Bill Andberg was a teenager before he paused long enough to
notice that most people walked, not ran, through daily life. He's
almost 93 now, and he still can't sit still.

   At Tuesday's annual Anoka County Health Walk, Andberg will speak
to employees and county commissioners. But his message - the
importance of physical activity at any age - is clear to anyone
with eyes and ears.

   "I'm a survivor," he said. "I'm still above ground."

   Two strokes have slowed him down a bit since he set more than 30
national and world running records between the ages of 50 and 90.
But they haven't stopped him. The retired veterinarian continues to
walk at least 3 miles every day, golfs three times a week in summer
and bowls in three leagues during the winter.

   An athlete in high school and college, Andberg found in adulthood
that golf, hunting and fishing weren't enough to keep an unwanted
20 pounds off his 5-foot, 7-inch frame. At 55, he took up running.
At 60, the Marathon Handbook named him the fastest man his age in
the world. Since then, he has been inducted into the USA Track &
Field Masters Hall of Fame, the Minnesota Track & Field Hall of
Fame and the University of New Hampshire Athletics Hall of Fame.

   He has also been a top-level competitor in masters' cross-country

   His training runs through a cemetery became the inspiration for
the annual Anoka Halloween Gray Ghost 5K race, in which he holds
the record for runners 80 and older.

   At age 64, he turned in a 5:18.8-minute mile at a Minnesota race,
setting a state record that remained unbeaten for 23 years. At 65,
he set a masters' world record of 4:59 for the mile at a national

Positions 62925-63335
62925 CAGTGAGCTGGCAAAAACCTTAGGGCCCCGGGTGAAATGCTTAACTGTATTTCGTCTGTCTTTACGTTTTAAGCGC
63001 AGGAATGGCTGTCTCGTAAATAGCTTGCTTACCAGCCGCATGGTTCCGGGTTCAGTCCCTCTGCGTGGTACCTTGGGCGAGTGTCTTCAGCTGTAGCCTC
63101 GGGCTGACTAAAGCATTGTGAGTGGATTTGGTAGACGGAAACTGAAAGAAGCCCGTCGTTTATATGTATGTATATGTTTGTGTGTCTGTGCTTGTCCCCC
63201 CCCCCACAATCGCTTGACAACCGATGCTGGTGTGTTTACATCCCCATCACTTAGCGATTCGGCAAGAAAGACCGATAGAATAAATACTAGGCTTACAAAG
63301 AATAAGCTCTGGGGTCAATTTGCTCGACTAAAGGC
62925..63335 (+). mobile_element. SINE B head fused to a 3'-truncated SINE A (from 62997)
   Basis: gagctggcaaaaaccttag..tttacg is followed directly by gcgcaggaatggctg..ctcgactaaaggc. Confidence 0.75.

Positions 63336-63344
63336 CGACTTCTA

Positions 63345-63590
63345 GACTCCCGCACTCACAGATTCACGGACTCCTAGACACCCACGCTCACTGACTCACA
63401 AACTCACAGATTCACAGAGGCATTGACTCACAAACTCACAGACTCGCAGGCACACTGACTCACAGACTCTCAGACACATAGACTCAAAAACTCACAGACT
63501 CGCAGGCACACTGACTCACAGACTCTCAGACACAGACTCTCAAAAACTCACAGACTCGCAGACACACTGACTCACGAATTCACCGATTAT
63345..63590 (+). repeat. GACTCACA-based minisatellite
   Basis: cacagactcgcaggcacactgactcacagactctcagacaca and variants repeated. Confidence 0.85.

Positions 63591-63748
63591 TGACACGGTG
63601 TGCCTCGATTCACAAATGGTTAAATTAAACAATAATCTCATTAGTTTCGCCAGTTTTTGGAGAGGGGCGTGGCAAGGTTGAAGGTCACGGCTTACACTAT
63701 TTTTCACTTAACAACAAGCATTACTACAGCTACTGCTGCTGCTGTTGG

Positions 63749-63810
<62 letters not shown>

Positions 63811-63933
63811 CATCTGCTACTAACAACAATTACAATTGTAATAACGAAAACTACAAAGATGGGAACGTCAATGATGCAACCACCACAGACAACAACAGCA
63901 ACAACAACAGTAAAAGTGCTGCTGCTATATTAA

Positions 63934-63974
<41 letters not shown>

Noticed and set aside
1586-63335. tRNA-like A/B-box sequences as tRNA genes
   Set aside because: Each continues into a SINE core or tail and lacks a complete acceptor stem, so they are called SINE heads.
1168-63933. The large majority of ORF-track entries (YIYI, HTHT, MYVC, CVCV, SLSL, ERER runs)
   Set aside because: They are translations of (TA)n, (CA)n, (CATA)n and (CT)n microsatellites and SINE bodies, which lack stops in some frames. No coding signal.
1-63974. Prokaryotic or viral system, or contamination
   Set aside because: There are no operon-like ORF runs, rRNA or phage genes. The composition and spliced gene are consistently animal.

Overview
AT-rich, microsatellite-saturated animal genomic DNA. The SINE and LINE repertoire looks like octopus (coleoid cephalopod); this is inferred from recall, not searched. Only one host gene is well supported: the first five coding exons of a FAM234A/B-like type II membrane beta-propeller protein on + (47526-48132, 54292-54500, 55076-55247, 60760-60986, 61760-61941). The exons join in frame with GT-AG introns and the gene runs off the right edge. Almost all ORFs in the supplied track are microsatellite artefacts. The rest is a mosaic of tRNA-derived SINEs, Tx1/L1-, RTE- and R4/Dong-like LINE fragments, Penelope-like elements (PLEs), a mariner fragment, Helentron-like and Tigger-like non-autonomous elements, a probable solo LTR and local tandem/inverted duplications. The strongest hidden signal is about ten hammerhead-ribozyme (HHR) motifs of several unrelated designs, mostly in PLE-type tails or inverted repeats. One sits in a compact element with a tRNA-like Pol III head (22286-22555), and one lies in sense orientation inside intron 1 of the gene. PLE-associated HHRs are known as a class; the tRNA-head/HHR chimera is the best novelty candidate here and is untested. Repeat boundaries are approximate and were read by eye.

meet in Los Angeles, where he also established a world record 5K
time of 18:33. During one European masters tour, he ran 11 races in
23 days, winning 10 of them.

   He's also run 35 marathons, even though he never liked them much.

   "Dick Beardsley says he can remember every mile," Andberg said "I
can only remember when I started, when I finished and when I

   The health walk starts at noon in the lobby of the Anoka County
Government Center at 2100 3rd Av. in Anoka. The walk, which is open
to the public, is part of an awareness campaign started by the
Anoka County Community Health and Environmental Services Department
to encourage healthful lifestyles. Participants have a choice of
three routes from one-half to 1 1/2 miles in length.

   Andberg hasn't decided which route he'll take Tuesday; he's
focusing on how to celebrate his 93rd birthday on June 8. It's his
custom to spend the day participating in his favorite physical
activities. He's figuring it will be similar to last year's
celebration, when he played 18 holes of golf (without a cart),
bowled 11 games and walked 3 miles. He plans to get out to the golf
course early, before it gets crowded.

   "I don't want the other golfers to slow me down," he said.


   Darlene Prois is at



   Keeping his youth

   Nearing 93, retired veterinarian William Andberg has found a few
keys to feeling young:

   - Keep 'em laughing: He always has a joke to share, and often the
joke's on him.

   - Keep moving: He often doesn't decide what he's going to do
until he gets out the door, but he always gets out and does

   - Keep flexible: He starts his day with some simple stretches
while still in bed. Throughout the day, he does isometrics and yoga
to keep his joints flexible.

   - Keep learning: He reads the newspaper and does the crossword
daily. There's always something to learn, he believes.

   - Keep up relationships: His scheduled activities -three bowling
leagues in winter, two golf leagues in summer - combine physical
activity with friendships. A widower, he sees his four children and
their families often.

   - Keep adapting: When strokes impaired his balance, he
substituted a stationary bike for his outdoor bike, and walking for
running. When age affected his depth perception, he stopped
driving. Now he walks to the grocery and drugstore and has set up a
network of friends and family to help.